Although compiling a family genealogy (or “family history,” as it’s more popularly called in Europe) has been going on for all of recorded history, tracing your own family tree is a pretty daunting task. In the U.S., most of us were too proletarian to pursue genealogical connections until Alex Haley’s 1976 novel, Roots, took America by storm. Today, it’s all the buzz! I read in one source that up to 42% of leisure research on the internet today is related to genealogy (don’t know if that’s correct). To be sure, it’s become very popular, particularly since 1999, when internet resources made researching so much easier. The largest resource for genealogical research in the world is free and is called FamilySearch: https://familysearch.org/ It was started back in 1894. They have over 3.3 billion records and 12+billion names from over 100 countries, with over 150 million users. This is the resource I’ve been using, although there are several others out there. My journey took me back through many lines. Some trailed off almost immediately, and some lasted hundreds of years before disappearing.
Other lines were more promising. Following various trails, I appear (perhaps) to have descended from King Arthur, Constantine the Great, Joseph of Arimathea, Hyrancus II, Cleopatra,the Caesars, Ptolemy V Epiphanes of Egypt (BC 210-181…the Rosetta stone describes his coronation), Pharoah Psamteck I of Egypt, and even back to Helen of Troy and Paris.
I was feeling a little dubious about the whole Trojan War thing (although history suggests such a battle may have occurred), but when I got to generation 80, which said I was the daughter of Zeus, and that was the end of the line…well, I disbelieved the last bit for sure. I’m not sure who was the father, but I don’t believe it was a god! Another line from Greece back to Turkey ended after 97 generations with Simeois the River God of Acadia ben Oceanus… “son of Oceanus,” another mythological God. Hmmm. One line from William the Conqueror went back to Halfdan the Old of Norway (whose relatives also populated Iceland). My Norwegian line goes back 52 generations to “Vifil” the Sea King and ends up after 60+ generations suggesting that I’m the offspring of Thor. Not. My Irish line ended up being the most promising. Although it’s commonly taught that St. Patrick brought writing to the Irish in the fifth century, they apparently had a rich oral tradition of genealogies, which were recorded by professional families of historians known as senchaidh. I’m guessing it was through this source (although I’m not sure) that my lineage went back through the centuries, sometimes with only names listed, way back to the eighth century BC, where after 92 generations the record says that Princess of Judah, Tamar, Tephi ha-David Bat Josiah, was born in Jerusalem but married Eochaidh Buadhach mac Duach, the King of Ireland around 736 BC, and died in Obhdah, Meath, Ireland. Fascinating! The English do have ancient legends about “the lost tribe of Judah” and their ties to the Jewish people. Once on a London bus taking a tour of London, they played a ballad telling all about it, but it never made the least bit of sense to me until I saw this entry in the genealogical records. As a believer, I would love to think I have some Jewish roots. That line took me back through the kings of Judah to Adam and Eve after 141 generations. The genealogy was biblically accurate, although they had left out 4 names, which would bring the total to 145 generations. Through another line, my lineage went back to Moses and Aaron. Of course, all these lines merged at Noah and then went back through the patriarchs eventually to Adam and Eve. Fascinating? To me, yes!! Fun? Absolutely!! How likely? Well, I absolutely believe in the validity of the biblical genealogies, and so I do believe we’re all descendants of Adam and Eve, but I reject the theory that I’m an offspring of Thor or Zeus. 🙂 I also noticed that the sources suggesting that humans sprang from gods (rather than being created by God) trailed off much earlier than the Jewish record. The Jewish narrative is by far the longest, and goes back to roughly BC 4000. This is consistent with the calculations of James Ussher…but that may have to wait until next week!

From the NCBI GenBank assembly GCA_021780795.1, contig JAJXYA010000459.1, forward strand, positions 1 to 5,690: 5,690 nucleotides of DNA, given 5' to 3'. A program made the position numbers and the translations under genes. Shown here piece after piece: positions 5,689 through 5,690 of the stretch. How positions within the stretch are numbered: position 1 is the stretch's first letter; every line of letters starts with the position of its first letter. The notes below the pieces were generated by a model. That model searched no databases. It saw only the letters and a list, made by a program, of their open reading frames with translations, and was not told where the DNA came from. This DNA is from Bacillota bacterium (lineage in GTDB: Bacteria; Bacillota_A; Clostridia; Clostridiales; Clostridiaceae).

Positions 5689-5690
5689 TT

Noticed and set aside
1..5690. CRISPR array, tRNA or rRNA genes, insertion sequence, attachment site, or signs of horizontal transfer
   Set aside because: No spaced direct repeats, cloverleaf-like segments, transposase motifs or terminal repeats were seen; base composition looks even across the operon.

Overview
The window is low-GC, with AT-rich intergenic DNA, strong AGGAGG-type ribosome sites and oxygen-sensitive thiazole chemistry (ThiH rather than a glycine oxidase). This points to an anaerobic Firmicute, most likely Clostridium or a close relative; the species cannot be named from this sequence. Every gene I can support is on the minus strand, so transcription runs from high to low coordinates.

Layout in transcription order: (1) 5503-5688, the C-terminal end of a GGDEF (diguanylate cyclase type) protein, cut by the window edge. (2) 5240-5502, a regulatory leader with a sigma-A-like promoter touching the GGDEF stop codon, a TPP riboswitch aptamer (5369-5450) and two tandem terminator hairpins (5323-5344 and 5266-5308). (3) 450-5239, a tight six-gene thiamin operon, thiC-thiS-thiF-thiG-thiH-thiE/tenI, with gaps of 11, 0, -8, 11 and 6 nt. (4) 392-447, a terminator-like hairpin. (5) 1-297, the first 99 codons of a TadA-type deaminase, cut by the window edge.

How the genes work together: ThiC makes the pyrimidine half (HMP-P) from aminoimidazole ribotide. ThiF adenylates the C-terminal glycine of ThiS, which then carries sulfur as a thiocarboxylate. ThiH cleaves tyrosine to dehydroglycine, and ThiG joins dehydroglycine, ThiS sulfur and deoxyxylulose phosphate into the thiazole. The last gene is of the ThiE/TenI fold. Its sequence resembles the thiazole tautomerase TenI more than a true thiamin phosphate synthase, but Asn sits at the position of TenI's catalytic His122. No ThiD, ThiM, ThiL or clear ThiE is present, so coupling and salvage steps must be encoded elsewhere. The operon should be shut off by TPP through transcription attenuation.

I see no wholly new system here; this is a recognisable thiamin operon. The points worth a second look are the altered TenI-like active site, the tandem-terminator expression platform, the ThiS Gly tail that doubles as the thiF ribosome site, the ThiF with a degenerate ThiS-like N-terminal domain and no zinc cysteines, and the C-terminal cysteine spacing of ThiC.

What do you think? Do you have any opinion about “In the beginning…”?
If you’ve never heard the biblical account, this is how it starts: “In the beginning God created the heaven and the earth. And the earth was without form, and void; and darkness was upon the face of the deep. And the Spirit of God moved upon the face of the waters. And God said, Let there be light: and there was light. And God saw the light, that it was good: and God divided the light from the darkness. And God called the light Day, and the darkness he called Night.” (Genesis 1:1-5).